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Old 15-09-2013, 05:48   #1
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Ammeter/battery brain fog

My brain totally fogs up when reading about electricity. All these volts, amps and electrons. I think I have a massive resistor wired in up there (crimped or soldered?) preventing me from really understanding all of this.

So, I have 10 year old rolls/surrette batteries in 2 banks: 2 group 27's in parallel and 2 - 6 volt in series. Cruise for 1 week at a time and no solar/etc, just engine alternator recharging. Both banks seem to read about 12.55 - 12.63 after the surface charge has dissapated. When cruising, the 6 volt bank runs my lights, fridge, etc for a full day before it goes down to 12.3 - 12.4, after which I run the motor (Balmar 90 or 100A dual bank alternator) for 3/4 - 1 hour. The 12 volt bank runs all of my instruments, plotter, fridge, autopilot (not used much under sail), etc while sailing and reads about 12.4 - 12.45 at the end of the day.

My maintenance has been to fill electrolyte in the spring and fall, keep a small flexable solar panel going through a cig lighter adapter while at the mooring, and keep the charger on through winter layup on the hard (ends up in float mode with minimal electrolyte evaporation.

Regards,

Steven

But because of their age, I suspect I should get new batteries. Which has led me to read all about batteries and monitoring systems.

So I realize I should add an ammeter to my system (on top of the digital v-meter I already have). The Victron unit looks pretty good to me and I think even electrically challenged me could install this.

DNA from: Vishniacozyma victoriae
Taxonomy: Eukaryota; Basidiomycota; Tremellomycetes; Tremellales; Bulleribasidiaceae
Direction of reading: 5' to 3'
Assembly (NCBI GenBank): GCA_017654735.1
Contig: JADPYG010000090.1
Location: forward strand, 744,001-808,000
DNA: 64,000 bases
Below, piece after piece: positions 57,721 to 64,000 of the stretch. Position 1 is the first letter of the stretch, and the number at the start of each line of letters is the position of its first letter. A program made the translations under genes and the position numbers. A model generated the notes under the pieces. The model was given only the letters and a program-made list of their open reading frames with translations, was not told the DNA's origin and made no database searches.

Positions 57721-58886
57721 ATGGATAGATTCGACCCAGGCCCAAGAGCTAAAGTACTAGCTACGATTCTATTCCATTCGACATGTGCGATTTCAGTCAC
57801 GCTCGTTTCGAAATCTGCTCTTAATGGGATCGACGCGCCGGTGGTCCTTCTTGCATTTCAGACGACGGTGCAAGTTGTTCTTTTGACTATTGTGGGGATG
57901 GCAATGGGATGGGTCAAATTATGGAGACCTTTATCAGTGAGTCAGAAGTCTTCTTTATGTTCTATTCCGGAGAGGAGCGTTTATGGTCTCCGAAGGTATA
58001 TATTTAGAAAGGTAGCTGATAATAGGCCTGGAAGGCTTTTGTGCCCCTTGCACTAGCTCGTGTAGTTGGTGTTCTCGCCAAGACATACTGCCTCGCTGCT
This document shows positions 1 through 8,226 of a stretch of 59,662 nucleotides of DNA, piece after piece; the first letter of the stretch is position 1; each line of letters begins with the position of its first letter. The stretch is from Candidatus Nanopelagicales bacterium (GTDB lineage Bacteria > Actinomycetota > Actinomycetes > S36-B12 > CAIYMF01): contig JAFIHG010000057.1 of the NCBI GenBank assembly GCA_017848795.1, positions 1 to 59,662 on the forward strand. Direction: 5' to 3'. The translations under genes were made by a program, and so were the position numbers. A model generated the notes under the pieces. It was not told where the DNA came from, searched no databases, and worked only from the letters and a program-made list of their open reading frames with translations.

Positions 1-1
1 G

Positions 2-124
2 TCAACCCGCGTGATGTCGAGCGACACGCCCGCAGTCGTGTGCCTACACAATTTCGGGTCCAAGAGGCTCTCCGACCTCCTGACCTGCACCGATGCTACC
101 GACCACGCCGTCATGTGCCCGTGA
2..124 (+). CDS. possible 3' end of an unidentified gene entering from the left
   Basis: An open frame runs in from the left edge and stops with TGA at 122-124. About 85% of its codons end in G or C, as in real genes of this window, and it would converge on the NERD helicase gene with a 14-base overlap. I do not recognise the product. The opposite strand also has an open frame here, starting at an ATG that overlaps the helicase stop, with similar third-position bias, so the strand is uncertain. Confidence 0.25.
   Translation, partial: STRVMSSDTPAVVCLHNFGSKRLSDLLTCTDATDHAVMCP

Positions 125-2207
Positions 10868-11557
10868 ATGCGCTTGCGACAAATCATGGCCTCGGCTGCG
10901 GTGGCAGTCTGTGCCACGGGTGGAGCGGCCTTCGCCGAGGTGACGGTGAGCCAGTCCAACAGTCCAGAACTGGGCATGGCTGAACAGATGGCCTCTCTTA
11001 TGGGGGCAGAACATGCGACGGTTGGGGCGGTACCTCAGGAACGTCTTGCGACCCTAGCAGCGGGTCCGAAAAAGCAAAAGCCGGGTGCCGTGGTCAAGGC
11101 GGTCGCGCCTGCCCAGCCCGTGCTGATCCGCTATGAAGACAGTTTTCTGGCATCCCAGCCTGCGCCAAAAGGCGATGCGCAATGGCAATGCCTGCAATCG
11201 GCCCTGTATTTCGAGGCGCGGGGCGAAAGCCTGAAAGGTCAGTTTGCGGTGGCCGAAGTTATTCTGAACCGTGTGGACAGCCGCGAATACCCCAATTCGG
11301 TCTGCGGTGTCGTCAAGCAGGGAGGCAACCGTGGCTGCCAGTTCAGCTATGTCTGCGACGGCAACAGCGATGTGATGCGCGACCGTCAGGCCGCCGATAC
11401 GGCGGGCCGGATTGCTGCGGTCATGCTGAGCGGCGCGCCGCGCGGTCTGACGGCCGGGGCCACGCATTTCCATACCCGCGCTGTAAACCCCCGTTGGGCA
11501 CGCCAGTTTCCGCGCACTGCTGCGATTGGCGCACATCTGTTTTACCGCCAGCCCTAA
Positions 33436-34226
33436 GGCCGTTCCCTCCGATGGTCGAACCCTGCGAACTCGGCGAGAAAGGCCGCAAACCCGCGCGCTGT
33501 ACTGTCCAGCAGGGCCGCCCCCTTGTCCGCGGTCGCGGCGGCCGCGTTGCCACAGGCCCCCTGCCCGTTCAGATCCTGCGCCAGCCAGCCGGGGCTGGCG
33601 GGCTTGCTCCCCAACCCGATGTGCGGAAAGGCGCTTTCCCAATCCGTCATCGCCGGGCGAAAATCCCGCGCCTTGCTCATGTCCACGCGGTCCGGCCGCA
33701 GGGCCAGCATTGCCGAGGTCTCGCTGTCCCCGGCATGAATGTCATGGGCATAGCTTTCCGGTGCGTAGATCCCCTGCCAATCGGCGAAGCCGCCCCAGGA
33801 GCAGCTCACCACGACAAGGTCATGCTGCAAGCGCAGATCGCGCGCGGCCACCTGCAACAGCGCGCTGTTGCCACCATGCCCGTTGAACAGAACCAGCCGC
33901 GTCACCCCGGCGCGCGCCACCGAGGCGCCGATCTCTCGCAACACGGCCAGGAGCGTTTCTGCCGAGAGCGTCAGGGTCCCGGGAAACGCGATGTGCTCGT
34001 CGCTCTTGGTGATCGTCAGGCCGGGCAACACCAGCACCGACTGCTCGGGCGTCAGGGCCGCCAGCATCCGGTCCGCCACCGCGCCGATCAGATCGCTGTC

Question for all: If I install the neg/pos terminals of the ammeter in the breaker panel terminals rather than at the actual batteries, would I need to re calibrate the ammeter every time I turn the battery switch to "on" after being off? It would seem to me that the advantage of connecting the positive at the breaker panel is that I will get readings of whichever battery bank is being used at the time and avoid the need to get the 2 bank model (Simpler is better for me).

Appreciate any electrical guru advice out there (keep it simple, if possible!!).

Regards,

Steven
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Old 15-09-2013, 06:09   #2
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Sounds complacated with 4 battery banks. Does your solar charge them all? I would go with a battery monitor insted of an amp meter but wiring it all to a common ground would take some figuring. If it works just leave it but if I had to replace the batteries I would change to one bank with a start battery charged with an ecocharger it would bo so much easer to keep it charged
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Old 15-09-2013, 06:25   #3
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Re: Ammeter/battery brain fog

The first thing is to understand the difference between an ammeter and a voltmeter.

An ammeter measures the current passing through a certain portion of a circuit and is connected in series - positive to a source, negative to contine to the rest of the circuit. So, an ammeter wired to monitor the current flowing from the battery (or battery bank switch output) to the distribution panel would be installed in the existing feed wire.

A voltmeter measures the voltage or potential across a circuit and is connected in parallel - positive to positive and negative to negative (ground). A voltmeter wired to monitor the voltage from the battery (or battery bank switch output) would be connected to the positive source (which is also connected to your "load" or distribution panel) and the negative to ground.

If you have a feed from your battery output switch (the common terminal for output - not #1 or #2) to your distribution panel, you would cut that wire and install the ammeter "in-line" with + to one side and - to the other side of the "cut". An internal bypass (shunt) in the meter takes the actual current flow and reflects the value on the meter.